Jessica May Young (Stephens) (1893-1961)
Jessica May Young grew up in St. Louis, Missouri, and earned a bachelor’s in 1914 and master’s degree in 1915 in astronomy and physics at Washington University. She wrote an MS thesis “On the Cause of the non-appearance of certain periodic comets on their predicted returns.” Young enrolled at UC Berkeley to pursue a PhD in astronomy, which she earned in 1920, with a thesis on “The Galactic Rotation Effect in Open Clusters,”about the orbits of comets and binary stars. The fourth woman to earn an astronomy doctorate at Berkeley, Young briefly taught physics and astronomy at College of St. Teresa in Minnesota and at Northwestern University. Returning to Missouri, she was hired as Instructor of Math and Astronomy at her alma mater. Sometimes known as “Mrs. Stephens” after her marriage to Eugene Stephens, a colleague in the math department, Stephens made frequent trips from St. Louis back to Lick Observatory for study and research. In 1923 she was advanced to Assistant Professor of Mathematics and Astronomy, the level at which she remained until she became the first woman in astronomy promoted to Associate Professor in 1952, 32 years after her first appointment. Stephens enjoyed a robust and successful teaching career at Washington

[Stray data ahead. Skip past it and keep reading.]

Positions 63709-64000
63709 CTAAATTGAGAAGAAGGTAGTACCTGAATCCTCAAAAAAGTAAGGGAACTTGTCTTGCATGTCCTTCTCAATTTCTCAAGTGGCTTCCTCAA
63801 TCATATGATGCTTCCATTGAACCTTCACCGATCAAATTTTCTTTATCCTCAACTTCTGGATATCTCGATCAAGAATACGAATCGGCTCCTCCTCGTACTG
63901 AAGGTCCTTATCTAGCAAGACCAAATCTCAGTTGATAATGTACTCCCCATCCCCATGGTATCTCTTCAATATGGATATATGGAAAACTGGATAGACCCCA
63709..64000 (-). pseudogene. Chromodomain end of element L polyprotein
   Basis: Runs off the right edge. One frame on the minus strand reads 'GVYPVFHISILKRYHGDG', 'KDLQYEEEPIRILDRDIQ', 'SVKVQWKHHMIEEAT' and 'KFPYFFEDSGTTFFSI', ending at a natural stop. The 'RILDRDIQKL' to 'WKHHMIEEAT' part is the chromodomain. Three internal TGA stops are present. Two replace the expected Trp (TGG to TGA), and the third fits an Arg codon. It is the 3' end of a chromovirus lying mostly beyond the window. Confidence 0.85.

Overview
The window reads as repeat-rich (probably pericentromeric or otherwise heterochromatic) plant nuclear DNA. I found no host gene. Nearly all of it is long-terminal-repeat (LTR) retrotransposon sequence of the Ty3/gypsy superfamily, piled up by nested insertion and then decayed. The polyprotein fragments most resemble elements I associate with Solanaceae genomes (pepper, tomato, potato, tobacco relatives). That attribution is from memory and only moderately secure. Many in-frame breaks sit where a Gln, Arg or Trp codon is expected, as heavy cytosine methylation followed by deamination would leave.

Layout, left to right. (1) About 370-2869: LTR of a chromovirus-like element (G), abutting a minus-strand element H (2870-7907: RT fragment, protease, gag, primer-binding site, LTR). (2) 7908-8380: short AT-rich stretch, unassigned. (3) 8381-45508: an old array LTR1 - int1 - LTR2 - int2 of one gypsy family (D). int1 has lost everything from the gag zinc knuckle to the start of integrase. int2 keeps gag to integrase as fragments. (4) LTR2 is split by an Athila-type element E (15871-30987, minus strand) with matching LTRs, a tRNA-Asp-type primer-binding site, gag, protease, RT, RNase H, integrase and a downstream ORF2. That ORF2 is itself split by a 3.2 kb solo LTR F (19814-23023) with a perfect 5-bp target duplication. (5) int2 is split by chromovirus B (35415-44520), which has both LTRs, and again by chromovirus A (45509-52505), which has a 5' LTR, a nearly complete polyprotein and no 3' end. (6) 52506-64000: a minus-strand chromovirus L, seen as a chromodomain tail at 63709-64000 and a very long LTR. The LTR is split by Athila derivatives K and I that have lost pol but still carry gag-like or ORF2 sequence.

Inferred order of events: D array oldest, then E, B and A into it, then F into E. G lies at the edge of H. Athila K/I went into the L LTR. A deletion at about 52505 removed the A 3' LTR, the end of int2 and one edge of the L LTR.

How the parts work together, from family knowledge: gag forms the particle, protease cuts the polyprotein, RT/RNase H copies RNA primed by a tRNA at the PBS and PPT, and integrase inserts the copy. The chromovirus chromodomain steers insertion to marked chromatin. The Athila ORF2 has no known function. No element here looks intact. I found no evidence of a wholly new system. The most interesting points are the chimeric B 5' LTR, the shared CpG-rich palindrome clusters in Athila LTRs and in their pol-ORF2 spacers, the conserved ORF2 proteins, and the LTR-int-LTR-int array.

University archives reveal that Stephens promoted appreciation for astronomy through public lectures during the 1940s and occasionally wrote general interest articles for the St. Louis Post Dispatch. In April 1940, for example, Stephens issued a bulletin announcing the spectacular visibility of Venus, Saturn, and Mars. The St. Louis papers reported that Stephens accompanied her students to the campus observatory to view eclipses of the moon in 1942 and 1947. The Business and Professional Women’s Club of St. Louis honored Jessica Stephens in 1952 as one of eight outstanding women “Rampart Builders”. Dr. Stephens retired as Associate Professor Emerita in 1958. To mark her retirement, Washington University hosted a “Tea in honor of Mrs. Stephens.” She accepted one last teaching post in astronomy at North Carolina Agricultural and Mechanical College.
From Celestial Observers: Sixteen Berkeley Women Doctoral Graduates in Astronomy 1913-1952
By Sheila Humphreys